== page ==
Marsh Mallow, the Sweet Edible that Inspired the Candy

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Marsh Mallow (Althaea officinalis) Illustration
Marsh Mallow (Althaea officinalis) Illustration
(Photo by: Franz Eugen Köhler/Wikimedia Commons)

When you hear the word “marshmallow”, you will definitely think of a puffy, white candy. And while you wouldn’t be wrong, did you know that there’s a marsh-mallow plant (Althea officinalis)? This plant inspired the texture of the modern sweet treat. Ancient Egyptians used to make the dessert by mixing honey and nuts with the mallow sap. This plant is a perennial species that’s native to Europe, North Africa, and Western Asia. This plant is commonly cultivated for its culinary and medicinal benefits.

Edibility and culinary use

Marsh-mallow is a wonderful food source. The entire plant is edible and each part offers tremendous health benefits. Aside from being an ancient marshmallow ingredient, mallow roots are often boiled to make tea. Due to being mucilaginous, this tea has a gummy texture that can help soothe your throat. Mallow tea has an earthy flavor which can taste somewhat bland to some people. That’s why they’re usually served with honey. The roots can also be eaten raw after being washed.

Much like the roots, young mallow leaves and tender flowers are also mucilaginous. For this reason, they’re usually added as thickening agents to soups, sauces, and stews. You can also slice and serve them in salads or desserts to add a touch of sweetness. And surprisingly, they taste amazing deep-fried. Lastly, the seeds can be roasted and ground to make some delicious, non-caffeine “coffee”.

Health benefits

As an ancient medicinal herb, marsh-mallow has been used as a herbal remedy for thousands of years. Marsh-mallow owes its healing powers to its high mucilaginous content. It’s useful for treating cough, colds, and irritated throats. It’s also great for treating digestive conditions such as stomach ulcers, constipations, heartburns, and intestinal colic. Moreover, the mucilage can help repair the stomach lining and respiratory tract mucus lining.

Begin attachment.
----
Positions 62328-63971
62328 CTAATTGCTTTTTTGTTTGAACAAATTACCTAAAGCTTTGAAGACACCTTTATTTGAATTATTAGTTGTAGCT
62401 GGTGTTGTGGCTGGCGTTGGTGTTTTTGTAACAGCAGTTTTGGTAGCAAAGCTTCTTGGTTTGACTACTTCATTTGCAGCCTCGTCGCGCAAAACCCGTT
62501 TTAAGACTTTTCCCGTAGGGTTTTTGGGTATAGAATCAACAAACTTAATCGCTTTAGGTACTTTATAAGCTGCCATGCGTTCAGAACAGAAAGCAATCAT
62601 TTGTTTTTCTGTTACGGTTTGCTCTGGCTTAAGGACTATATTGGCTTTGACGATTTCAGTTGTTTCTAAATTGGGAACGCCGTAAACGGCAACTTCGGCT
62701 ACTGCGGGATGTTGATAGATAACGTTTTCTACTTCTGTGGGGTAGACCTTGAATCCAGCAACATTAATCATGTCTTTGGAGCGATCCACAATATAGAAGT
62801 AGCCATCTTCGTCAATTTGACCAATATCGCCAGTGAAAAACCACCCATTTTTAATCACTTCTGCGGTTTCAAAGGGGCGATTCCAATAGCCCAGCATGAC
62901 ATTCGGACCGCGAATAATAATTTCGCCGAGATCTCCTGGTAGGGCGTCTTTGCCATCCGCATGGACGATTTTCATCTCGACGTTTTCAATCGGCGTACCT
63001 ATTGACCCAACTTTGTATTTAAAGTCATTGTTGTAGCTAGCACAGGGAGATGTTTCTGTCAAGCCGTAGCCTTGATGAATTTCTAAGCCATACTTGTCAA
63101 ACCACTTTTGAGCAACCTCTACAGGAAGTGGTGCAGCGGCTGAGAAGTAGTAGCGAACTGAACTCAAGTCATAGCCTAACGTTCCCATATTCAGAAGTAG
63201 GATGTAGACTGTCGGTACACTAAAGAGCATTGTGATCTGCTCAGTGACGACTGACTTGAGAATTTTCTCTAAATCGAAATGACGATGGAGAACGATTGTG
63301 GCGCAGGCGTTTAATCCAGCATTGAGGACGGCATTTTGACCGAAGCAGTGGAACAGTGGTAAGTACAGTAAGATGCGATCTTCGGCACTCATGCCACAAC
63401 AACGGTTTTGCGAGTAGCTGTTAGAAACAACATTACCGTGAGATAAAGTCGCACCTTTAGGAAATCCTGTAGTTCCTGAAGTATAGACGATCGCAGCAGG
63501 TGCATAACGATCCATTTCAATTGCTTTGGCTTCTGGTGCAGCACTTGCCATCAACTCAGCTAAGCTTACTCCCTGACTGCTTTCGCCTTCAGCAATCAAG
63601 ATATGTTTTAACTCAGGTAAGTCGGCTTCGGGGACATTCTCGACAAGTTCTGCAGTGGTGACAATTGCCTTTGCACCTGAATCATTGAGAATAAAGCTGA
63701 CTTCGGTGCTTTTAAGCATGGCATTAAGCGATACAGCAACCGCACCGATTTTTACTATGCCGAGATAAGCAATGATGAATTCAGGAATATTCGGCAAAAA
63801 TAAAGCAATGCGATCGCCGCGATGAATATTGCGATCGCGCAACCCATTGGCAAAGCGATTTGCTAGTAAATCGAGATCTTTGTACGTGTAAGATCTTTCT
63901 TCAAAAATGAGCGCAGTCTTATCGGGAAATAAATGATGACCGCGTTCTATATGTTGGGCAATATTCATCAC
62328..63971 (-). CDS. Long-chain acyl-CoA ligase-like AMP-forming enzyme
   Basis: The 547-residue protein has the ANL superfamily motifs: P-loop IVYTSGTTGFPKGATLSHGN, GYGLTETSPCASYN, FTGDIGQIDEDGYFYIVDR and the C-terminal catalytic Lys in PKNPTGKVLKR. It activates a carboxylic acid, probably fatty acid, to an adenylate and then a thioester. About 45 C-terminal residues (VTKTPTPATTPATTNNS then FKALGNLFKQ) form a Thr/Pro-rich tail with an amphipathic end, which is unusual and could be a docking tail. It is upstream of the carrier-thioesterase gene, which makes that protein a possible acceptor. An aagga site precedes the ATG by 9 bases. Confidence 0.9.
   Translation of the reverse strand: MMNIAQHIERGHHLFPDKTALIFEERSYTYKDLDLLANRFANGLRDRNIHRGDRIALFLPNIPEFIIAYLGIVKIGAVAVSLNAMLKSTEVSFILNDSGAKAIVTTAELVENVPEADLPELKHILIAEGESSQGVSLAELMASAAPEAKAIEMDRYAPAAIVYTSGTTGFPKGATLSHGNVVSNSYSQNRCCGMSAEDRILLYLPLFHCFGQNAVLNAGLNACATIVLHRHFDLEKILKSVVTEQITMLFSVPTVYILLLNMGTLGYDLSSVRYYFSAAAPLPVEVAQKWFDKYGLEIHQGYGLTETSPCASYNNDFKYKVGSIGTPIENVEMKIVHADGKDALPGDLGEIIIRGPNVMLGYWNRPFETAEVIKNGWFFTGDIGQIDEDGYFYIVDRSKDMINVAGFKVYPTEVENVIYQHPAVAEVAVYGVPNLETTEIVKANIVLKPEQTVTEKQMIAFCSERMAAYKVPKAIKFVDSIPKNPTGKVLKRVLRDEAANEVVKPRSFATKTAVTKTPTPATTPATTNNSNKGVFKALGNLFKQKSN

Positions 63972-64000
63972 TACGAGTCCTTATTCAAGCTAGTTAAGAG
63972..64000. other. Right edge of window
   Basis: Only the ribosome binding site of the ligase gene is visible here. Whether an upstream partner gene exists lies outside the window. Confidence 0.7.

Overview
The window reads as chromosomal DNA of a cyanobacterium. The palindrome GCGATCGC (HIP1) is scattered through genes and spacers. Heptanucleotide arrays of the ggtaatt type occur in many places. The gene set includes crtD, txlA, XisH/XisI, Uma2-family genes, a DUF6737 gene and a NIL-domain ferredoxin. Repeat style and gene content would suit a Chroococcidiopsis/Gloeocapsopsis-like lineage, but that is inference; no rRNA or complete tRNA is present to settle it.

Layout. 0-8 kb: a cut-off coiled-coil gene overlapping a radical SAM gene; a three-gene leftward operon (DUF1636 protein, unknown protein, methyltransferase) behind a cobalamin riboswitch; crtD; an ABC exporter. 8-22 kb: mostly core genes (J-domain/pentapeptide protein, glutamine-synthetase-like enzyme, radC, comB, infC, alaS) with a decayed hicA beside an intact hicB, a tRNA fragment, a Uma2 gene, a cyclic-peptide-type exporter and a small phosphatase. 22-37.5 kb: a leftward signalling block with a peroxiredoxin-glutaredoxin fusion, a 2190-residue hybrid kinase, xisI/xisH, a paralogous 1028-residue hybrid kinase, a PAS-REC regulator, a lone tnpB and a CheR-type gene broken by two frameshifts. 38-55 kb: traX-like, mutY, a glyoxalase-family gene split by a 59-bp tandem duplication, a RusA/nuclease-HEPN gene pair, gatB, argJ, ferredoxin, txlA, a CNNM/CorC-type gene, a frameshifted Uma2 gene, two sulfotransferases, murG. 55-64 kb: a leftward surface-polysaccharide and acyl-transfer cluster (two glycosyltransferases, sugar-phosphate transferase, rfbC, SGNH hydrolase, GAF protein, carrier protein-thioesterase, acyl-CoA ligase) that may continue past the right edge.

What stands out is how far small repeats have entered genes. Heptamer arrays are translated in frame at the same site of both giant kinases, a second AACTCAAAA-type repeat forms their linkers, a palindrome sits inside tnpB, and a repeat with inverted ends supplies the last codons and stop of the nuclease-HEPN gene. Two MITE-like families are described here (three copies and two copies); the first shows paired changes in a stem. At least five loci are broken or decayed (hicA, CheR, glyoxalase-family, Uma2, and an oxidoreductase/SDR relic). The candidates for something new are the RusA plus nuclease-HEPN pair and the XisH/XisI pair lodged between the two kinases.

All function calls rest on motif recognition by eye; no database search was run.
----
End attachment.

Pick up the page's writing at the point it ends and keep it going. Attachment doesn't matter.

You can also use marsh-mallow topically. It has an anti-inflammatory effect that’s effective for treating eczema and dermatitis as well as relieving arthritis and joint pain. Additionally, it has antibacterial properties that can help fight skin infections, reduce skin inflammations, and promote wound healing.

Cultivation

Marsh Mallow (Althaea officinalis)
Marsh Mallow (Althaea officinalis)
(Photo by: gailhampshire/Flickr)

If you wish to grow marsh-mallow in your own garden, you’re in luck. Cultivating marsh-mallow isn’t hard. Placing it in the right spot is your key for a healthy marsh-mallow plant. The most important thing you need to keep in mind is that this plant needs moist, rich soil to thrive. It also needs full sunlight exposure, but it can tolerate partial sunlight as well. In the wild, marsh-mallow plants usually grow in the marshes. So, be sure to give them lots of water regularly and don’t let it dry out. This plant doesn’t need to be fertilized often, just once every two years or so will do.

Begin with stratifying your seeds to make sure they will germinate properly. Do this by mixing the seeds with sand and placing them in a plastic bag. Let them sit out for a full day, then refrigerate for 4 to 6 weeks, shaking them once in a while. After they’ve germinated, transplant them indoors. Transfer them to your garden in mid to late spring and give about 2’ space in between each plant to avoid overcrowding.

You may start harvesting the leaves in the late summer of the first year. But its white and pink flowers will not start blooming until the next summer. You can harvest the flowers immediately once they appear. As for the roots, the plant may take a few more years to produce roots that are large and good enough for herbal medicine. These large roots are best harvested in the fall or early spring.

Cautions

Marsh Mallow (Althaea officinalis) Flower
Marsh Mallow (Althaea officinalis) Flower
(Photo by: Alberto Salguero/Wikimedia Commons)

Marsh-mallow is generally safe to consume, but there have been reports that it may interfere with the absorption of medications, consult with a doctor before consuming. It can also increase the risk of bleeding, so avoid it at least 2 weeks before a scheduled surgery. Marsh-mallow might induce hypoglycemia. People with diabetes shouldn’t consume this herb.

Conclusion

Marsh-mallow is definitely a great plant to have around. With its lovely light pink and white flowers, it’s a great ornamental plant. At the same time, it also serves as a useful herbal medicine and as a nutritious food source. Besides, having marsh-mallow growing in your backyard can be a great conversation starter, don’t you think?


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Writen by Cornelia Tjandra
Cornelia is a freelance writer with a passion for bringing words to life and sharing useful information with the world. Her educational background in natural science and social issues has given her a broad base to approach various topics with ease. Learn more about her writing services on Upwork.com or contact her directly by email at cornelia.tjandra@gmail.com



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